University of Jos, Nigeria.
Title: Assessment of antimicrobial and antioxidant properties of ethanolic extracts of the leaves of Dysphania ambrosoides (L.) Tithonia diversifolia (Hemsly) A Gray. and Laggera alata (D. Don)
Janet Uchechukwu Itelima has her expertise in Applied Microbiology and passion in research related to Applied Microbiology, Biotechnology, and Plant Science, lecturing, and community services. She has obtained her PhD and currently an Associate Professor of Applied Microbiology. She is an academic staff of the Department of Plant Science and Biotechnology, Faculty of Natural Sciences University of Jos, Nigeria. She has published over 45 papers both nationally and internationally. She has also written two books. She is deeply involved in motivating students on how to obtain academic excellence. She is an editor of Direct Research Journal of Agriculture and Food Science and a reviewer of articles published in several Journals both nationally and internationally. She has attended workshops and conferences both home and abroad, where she presented papers, chaired sessions and served in advisory committee.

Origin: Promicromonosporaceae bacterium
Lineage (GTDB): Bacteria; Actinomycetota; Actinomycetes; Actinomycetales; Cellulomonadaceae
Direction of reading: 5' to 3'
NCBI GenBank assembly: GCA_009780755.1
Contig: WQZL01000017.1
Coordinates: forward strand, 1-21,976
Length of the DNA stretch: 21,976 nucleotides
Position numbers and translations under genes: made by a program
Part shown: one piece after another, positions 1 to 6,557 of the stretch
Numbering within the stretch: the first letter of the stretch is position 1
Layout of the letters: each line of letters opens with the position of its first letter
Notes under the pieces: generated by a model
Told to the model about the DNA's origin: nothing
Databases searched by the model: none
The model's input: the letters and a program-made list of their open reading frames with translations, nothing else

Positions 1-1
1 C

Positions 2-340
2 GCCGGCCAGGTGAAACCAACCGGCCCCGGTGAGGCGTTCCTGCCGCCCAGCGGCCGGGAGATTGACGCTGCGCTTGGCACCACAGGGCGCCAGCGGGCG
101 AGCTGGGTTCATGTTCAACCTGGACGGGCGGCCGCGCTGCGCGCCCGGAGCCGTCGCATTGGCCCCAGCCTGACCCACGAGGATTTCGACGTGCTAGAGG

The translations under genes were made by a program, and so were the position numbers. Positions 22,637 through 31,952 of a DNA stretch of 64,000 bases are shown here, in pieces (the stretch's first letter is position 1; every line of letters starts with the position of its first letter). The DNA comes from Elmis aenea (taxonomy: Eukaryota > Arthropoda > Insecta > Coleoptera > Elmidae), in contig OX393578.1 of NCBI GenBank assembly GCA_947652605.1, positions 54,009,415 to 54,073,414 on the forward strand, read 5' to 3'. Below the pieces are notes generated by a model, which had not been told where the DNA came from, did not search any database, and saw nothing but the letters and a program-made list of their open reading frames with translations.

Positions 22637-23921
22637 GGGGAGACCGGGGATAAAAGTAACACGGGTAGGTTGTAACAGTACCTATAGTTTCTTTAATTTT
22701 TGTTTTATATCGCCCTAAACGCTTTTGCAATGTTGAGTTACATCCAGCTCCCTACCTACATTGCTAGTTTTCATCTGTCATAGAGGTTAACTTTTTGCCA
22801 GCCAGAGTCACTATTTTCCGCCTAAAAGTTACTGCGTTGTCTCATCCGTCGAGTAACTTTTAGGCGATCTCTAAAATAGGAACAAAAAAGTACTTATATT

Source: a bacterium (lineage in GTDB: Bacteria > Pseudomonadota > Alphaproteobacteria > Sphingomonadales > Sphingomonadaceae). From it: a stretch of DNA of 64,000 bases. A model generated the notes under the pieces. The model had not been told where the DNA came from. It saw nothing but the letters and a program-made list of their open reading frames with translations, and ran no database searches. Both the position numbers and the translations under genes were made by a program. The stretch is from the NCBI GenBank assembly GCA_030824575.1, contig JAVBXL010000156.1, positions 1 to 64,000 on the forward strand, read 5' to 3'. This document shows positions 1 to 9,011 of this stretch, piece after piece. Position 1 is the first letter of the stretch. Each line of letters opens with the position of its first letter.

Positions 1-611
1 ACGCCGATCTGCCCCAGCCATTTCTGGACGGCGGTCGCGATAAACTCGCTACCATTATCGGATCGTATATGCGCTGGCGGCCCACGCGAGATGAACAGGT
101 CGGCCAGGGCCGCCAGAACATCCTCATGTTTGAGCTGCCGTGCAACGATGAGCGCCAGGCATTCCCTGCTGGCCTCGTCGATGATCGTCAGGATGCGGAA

Statement of the Problem: Plant constituents have broad spectrum in provision of their biological properties and structure and thus have become sources active natural products capable of curing many ailments. Regrettably, the therapeutic potentials of medicinal plants are yet to be fully harnessed in many countries. This research was designed to assess the antimicrobial and antioxidant properties of ethanolic extracts of the leaves of Dysphania ambrosoides, Tithonia diversifolia and Laggera alata on some pathogenic organisms. Methodology and Theoretical Orientation: The phytochemical screening of the ethonolic extracts was conducted using standard methods. The antimicrobial activity of the extracts against six pathogens namely; Escherichia coli, Salmonella typhi, Pseudomonas aeruginosa, Bacillus subtilis, Staphylococcus aureus and Candida albicans was determined in vitro using the agar well diffusion method at concentrations ranging from 25 mg/ml to 200 mg/ml. Gentamycin and fluconazole were used as control. The Minimum Inhibitory Concentration (MIC) of the extracts was also determined using standard methods. The extracts were screened for the presence of phytochemicals, and their inhibition of 2, 2-diphenyl-1-picryl-hydrazyl (DPPH) radical was used to evaluate their free radical scavenging activity. Standard Rutin, Standard Gallic and Vitamin C were used as reference antioxidants. Findings: The phytochemical screening of the ethanolic extract of Dysphania ambrosoides revealed the presence of alkaloids, tannins, saponins, flavonoids, carbohydrates, steroids, cardiac glycosides, terpenes, while Tithonia diversifolia and Laggera alata revealed all of the above except saponins and terpenes. The sensitivity test revealed the zones of inhibition of Dysphania ambrosoides leaf extracts ranged between (6.00-16.00 mm) with the highest zone of inhibition being exhibited on Bacillus subtilis and the least on Pseudomonas aeruginosa, while the leaf extracts of Tithonia diversifolia ranged between (6.00-15 mm) with the highest zone shown on Bacillus subtilis and the least on Pseudomonas aeruginosa. Also, the zones of inhibition exhibited by antimicrobial activity of leaf extracts of laggera alata varied from (6.00-16.00 mm) with the highest zone being shown on Salmonella typhi and the lowest on Pseudomonas aeruginosa. There was no significant difference (p>0.05) between the extracts plant species with regard to their antimicrobial effects on the various test microorganisms. Also, the mean diameter zones inhibition exhibited by the crude extracts of the plants decreased as the concentrations of the extracts deceased. Overall, the antibiotic drugs used as control exhibited better antimicrobial potential as compared to the plant extracts with zones of inhibition ranging from 13-29 mm for gentamycin and from 14-25 mm for fluconazole. The MIC of the ethanolic extracts of the plant species against the test microorganisms varies between 25-100 mg/ml. The antioxidant activity of the plant extracts were low compared to the control. However, the scavenging effect of L. alata was found was to be greater than those of T. diversifolia and D. ambrosoides. Thus, the inhibition concentration at 50% (IC50 ) was shown in increasing order 0.397±0.00 μg/ml <10.20±0.50 μg/ml <57.60±3.87 μg/ml <32.03±3.45 μg/ml <51.00±6.7 μg/ml <363.30±8.47 for vitamin C, Standard Gallic, Standard Rutin, L. alata, T. diversifolia and D. ambrosoides respectively. Conclusion & Significance: The findings of the present study suggest that the ethanolic extracts of the test plants possess significant antimicrobial and antioxidant activities as well as pharmaceutical potentials which make them potential candidates as natural chemoprophylactic agents. Studies are required to further elucidate antimicrobial and antioxidant potentials using in vivo biochemical and molecular biology techniques.